In general I try to avoid the overly shared video posts I see on Facebook — one more cute cat video and productivity will be at an all time low for me. However, today I ran across a link to a video of a man having a heart attack and I let my mind take in the message.

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Click here to see the Rewind the Future video by Strong4Life.

Meet Jim: A 32 year old dad trapped in the modern world of fast-food, sodas and inactivity due to whatever pops up on the DVR. When he plays with his kids he’s short of breath and his doctor has told him he may be developing diabetes and it’s time to make a change. Unfortunately for Jim, he’s now in the emergency room at the hospital experiencing a heart attack.

The video is all about going in reverse — how do “we” end up here. Any one of us could be Jim, but what is the root cause of the obesity epidemic? Backing it up to childhood, Jim is seen playing video games, indulging in junk food and hiding candy in his sock drawer.

Is Jim to blame? No. Rewind even further and see the impression made upon Jim by parents ordering drive-thru and delivery pizza. Jim’s mom is aware of the weight issue at hand as presented by Jim’s pediatrician and seems worried but unsure of how to change poor eating habits and a gamer lifestyle.

Sugary breakfast cereals, candy for rewards of good grades and school lunch trays of corn dogs are what elementary-school-Jim has known in his youth. But where it all started was baby-Jim with sippy cups of juice and a stressed-out mom breaking off French fries to feed him because, “it’s the only thing that will make him stop [crying].”

And there it is: We have failed our children with something as simple as a french fry.

I am Jim. Sorta.

I’m not saying my mom didn’t give me a good foundation of nutrition as a child, but I recall early memories of going to McDonald’s with my grandmother who was known for spoiling us and I also remember her always having Klondike ice cream bars and Bagel Bites at her house.

My mom did not buy these foods so when they were around I lived like there was no tomorrow. Since I didn’t really understand why I shouldn’t eat these foods, I grew up like most American teenagers eating fast food with friends and loving ice cream. I struggled with portion control and moderation. I carried this over into college and beyond. I one day woke up and had enough of living this way and educated myself on food and nutrition and made a change.

“Be the change in the world you want to see,” Gandhi said. I became that for my family.

I love my daughter and husband and want to be able to run, jump, laugh and go on adventures. I do not want to be a slave to medications because my poor food choices have caused me high blood pressure, diabetes or heart disease.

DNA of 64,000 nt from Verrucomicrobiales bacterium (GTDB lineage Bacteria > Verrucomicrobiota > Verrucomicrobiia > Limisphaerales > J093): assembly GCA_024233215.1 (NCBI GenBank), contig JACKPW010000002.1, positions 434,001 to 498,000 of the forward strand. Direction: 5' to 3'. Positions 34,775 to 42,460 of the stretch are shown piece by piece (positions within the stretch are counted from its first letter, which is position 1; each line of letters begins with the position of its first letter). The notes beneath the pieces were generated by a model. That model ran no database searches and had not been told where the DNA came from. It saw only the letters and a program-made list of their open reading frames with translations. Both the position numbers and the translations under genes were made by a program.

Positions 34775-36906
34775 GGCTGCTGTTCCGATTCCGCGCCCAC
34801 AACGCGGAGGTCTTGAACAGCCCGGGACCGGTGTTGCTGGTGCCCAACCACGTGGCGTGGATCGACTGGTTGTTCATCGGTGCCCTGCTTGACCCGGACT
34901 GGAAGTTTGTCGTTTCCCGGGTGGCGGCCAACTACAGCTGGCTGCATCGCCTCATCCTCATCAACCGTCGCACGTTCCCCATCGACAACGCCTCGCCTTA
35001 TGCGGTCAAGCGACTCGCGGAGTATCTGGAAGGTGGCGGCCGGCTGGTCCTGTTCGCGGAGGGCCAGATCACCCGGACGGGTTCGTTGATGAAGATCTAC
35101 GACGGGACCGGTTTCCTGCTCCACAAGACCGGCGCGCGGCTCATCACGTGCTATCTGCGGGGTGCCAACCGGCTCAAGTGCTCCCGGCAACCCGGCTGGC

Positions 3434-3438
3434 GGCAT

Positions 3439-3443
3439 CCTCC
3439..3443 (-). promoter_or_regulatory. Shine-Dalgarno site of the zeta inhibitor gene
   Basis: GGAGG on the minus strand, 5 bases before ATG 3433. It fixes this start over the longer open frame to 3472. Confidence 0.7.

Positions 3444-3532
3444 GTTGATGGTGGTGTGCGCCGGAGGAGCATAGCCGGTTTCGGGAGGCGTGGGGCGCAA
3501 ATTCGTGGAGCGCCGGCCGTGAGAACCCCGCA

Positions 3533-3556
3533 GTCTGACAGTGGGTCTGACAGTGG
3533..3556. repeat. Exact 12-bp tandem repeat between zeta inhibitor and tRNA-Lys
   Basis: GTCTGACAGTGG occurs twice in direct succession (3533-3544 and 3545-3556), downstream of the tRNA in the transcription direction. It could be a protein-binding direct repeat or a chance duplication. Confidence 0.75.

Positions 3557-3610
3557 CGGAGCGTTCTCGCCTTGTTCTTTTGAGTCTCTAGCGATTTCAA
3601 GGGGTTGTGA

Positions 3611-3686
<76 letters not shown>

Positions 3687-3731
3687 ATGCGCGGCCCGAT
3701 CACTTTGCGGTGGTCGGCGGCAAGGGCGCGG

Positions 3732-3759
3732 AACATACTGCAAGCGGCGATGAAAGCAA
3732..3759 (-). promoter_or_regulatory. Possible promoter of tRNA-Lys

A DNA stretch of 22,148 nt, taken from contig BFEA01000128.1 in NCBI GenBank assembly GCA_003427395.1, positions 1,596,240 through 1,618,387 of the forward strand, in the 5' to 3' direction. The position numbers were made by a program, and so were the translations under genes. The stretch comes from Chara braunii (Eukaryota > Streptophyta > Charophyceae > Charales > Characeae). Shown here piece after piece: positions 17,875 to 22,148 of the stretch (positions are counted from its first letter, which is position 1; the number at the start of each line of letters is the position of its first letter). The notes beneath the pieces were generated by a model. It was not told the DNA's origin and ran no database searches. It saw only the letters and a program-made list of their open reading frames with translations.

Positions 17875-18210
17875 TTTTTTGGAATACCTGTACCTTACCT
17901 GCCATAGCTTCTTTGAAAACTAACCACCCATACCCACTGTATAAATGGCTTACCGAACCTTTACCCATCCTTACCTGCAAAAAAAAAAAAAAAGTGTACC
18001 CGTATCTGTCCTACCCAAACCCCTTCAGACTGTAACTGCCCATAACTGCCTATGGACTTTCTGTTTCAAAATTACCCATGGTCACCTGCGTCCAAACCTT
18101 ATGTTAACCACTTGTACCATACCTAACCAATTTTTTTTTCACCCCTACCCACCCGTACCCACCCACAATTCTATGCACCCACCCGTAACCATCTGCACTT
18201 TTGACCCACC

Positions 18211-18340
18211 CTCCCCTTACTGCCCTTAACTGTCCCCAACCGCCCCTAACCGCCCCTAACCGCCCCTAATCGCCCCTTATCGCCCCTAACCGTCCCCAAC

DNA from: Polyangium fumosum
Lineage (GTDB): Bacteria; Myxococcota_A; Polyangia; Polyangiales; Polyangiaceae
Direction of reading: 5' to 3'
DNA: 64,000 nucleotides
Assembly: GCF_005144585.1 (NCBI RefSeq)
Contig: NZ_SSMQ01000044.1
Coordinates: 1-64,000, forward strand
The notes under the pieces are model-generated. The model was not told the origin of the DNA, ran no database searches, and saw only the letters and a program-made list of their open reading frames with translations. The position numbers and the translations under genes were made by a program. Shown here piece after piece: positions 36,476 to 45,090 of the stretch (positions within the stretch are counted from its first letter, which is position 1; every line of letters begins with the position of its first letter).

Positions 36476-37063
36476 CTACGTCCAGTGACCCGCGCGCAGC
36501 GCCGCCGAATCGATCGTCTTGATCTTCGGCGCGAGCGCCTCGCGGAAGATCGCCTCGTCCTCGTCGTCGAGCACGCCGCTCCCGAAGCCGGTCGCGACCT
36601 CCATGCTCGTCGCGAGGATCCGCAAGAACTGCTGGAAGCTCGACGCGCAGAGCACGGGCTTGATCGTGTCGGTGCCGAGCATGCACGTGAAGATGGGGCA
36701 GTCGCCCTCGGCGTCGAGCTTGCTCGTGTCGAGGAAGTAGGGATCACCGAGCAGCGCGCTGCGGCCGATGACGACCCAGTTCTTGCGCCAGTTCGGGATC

Sometimes I feel like Jim’s mom and I bet you do too. I have a three year old who can be a picky eater. We go to dinner out and sometimes the only thing she will want are French fries. No one likes a scene, so we cave. I created that beast because I allowed her to have them. I also created the beast that beats myself up because I allowed her to have them. I’m working on silencing both of those beasts.

She is starting Pre-K3 today and I feel good knowing I have control over her lunches since I have to send one daily (at our previous school, this was not an option). Some moms might feel this is a burden to have to prepare lunches everyday and to put thought into it — don’t give in to the dreaded Lunchable-and-Cheetos routine. There’s a better way and it doesn’t have to involve a fight with the kids.

You are the parent. You make the rules. You are in charge because you know what’s best for them.

I keep telling myself that.

Food is a powerful tool in life. It’s medicine in a way — so much of what we eat effects our physical well-being and mood. I am in the middle of cutting sugar and processed carbohydrates drastically out of my life again. For me, it’s what makes me feel like a whole person — I enjoy real, simple food the way it was meant to be eaten. I do not need a deep-fried Oreo. Ever.

My daughter’s lunch box today included grilled chicken, carrots, Greek yogurt, a few crackers and water for lunch. I know other kids will have something that will catch her eye. Marketing companies make sure of that.  But, I am working on changing her picky ways to include increased nutrient dense foods and less mac and cheese.

She helped cook her lunch last night and was involved in selecting things that will go in her lunch box with me and my husband guiding her in the grocery store this weekend. I hope that at the end of the day that Hello Kitty lunch box makes its way home empty.

I know we will tire of putting thought into lunches for her, but I remind myself that we do it because we love her and want to give her a life full of health and happiness and that she may never know Jim.

Learn more about the Strong4Life initiative online with resources for parents and nutrition for children.

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